On June 30, Belgian baron Guy Ullens announced that he is looking for a buyer for his Beijing museum, Ullens Center for Contemporary Art.
A joint statement from the UCCA and the Guy and Myriam Ullens Foundation states that Ullens, who together with his wife Myriam are renowned collectors of contemporary art, will also be selling their collection of over 2,000 works through private sales and auctions this year. “I have been a patron of the arts in China for over 30 years and have found this a hugely interesting and fascinating experience,” Guy Ullens said. “I’m now in my eighties and need to look at how to hand over the stewardship of the UCCA and my art collection to younger patrons of the arts.” In the meantime, the UCCA will continue to operate under its current leadership and hold exhibitions as scheduled.
Founded in 2007, the UCCA focuses on showcasing recent and historical movements in Chinese contemporary art, and also introducing major artists from around the region and the world to the Chinese audience. Since its opening, the museum has presented more than a hundred exhibitions, including that of Liu Xiaodong, Xu Zhen and Liu Wei, as well as Olafur Eliasson, Tino Sehgal and Tatsuo Miyajima.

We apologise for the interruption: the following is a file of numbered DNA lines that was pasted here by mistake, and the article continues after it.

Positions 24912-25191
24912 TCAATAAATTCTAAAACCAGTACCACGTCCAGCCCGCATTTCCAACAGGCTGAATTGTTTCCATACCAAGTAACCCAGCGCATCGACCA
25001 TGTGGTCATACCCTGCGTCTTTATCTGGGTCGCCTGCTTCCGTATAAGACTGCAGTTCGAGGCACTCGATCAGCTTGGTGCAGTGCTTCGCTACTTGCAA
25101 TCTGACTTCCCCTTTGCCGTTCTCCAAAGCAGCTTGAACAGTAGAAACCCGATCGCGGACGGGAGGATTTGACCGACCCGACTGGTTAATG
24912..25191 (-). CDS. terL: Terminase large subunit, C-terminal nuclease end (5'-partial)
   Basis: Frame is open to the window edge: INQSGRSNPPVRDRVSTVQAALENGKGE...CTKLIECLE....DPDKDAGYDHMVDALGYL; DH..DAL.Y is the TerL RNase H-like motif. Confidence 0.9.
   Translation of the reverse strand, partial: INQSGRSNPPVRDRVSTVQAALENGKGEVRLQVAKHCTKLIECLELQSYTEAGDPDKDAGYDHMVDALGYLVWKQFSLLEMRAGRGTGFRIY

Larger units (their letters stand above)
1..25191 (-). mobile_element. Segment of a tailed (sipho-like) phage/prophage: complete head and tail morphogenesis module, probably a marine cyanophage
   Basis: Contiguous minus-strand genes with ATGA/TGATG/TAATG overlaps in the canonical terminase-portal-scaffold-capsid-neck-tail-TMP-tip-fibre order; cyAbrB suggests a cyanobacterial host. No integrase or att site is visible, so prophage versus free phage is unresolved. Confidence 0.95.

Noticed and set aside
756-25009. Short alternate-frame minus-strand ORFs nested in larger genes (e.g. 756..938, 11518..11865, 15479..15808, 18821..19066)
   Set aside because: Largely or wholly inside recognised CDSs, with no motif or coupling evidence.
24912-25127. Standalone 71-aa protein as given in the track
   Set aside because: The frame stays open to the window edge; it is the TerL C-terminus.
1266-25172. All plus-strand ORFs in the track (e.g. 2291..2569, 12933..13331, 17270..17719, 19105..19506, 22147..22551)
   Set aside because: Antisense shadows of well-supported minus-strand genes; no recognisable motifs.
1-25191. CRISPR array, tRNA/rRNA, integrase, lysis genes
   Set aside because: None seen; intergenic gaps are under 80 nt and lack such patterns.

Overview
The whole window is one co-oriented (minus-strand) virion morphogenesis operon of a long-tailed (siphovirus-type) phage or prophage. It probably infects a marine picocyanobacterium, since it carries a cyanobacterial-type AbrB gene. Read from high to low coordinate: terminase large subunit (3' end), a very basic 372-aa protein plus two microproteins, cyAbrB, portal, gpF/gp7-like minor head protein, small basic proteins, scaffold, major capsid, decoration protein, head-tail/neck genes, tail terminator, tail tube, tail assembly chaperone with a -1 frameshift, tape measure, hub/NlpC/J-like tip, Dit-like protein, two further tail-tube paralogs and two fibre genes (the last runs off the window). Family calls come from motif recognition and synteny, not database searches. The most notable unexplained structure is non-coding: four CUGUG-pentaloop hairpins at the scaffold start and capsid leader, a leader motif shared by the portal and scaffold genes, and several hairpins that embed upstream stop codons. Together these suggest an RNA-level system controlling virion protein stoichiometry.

The announcement of its sale marks the second time in recent years that the UCCA has faced a potential shakeup, with the first taking place five years ago when rumors started circulating that the Ullenses were planning to sell the museum. A substantial part of the couple’s collection of contemporary Chinese art was first auctioned in 2011 at Sotheby’s Hong Kong under the banner “The Ullens Collection – The Nascence of Avant Garde China” which reaped the Belgian collectors over USD 71 million. Commenting on the institution’s future, May Xue, CEO of the UCCA, remains positive. “We will continue to operate the Centre as usual and, as always, work to elaborate an inclusive cosmopolitan vision of China in the world,” she said.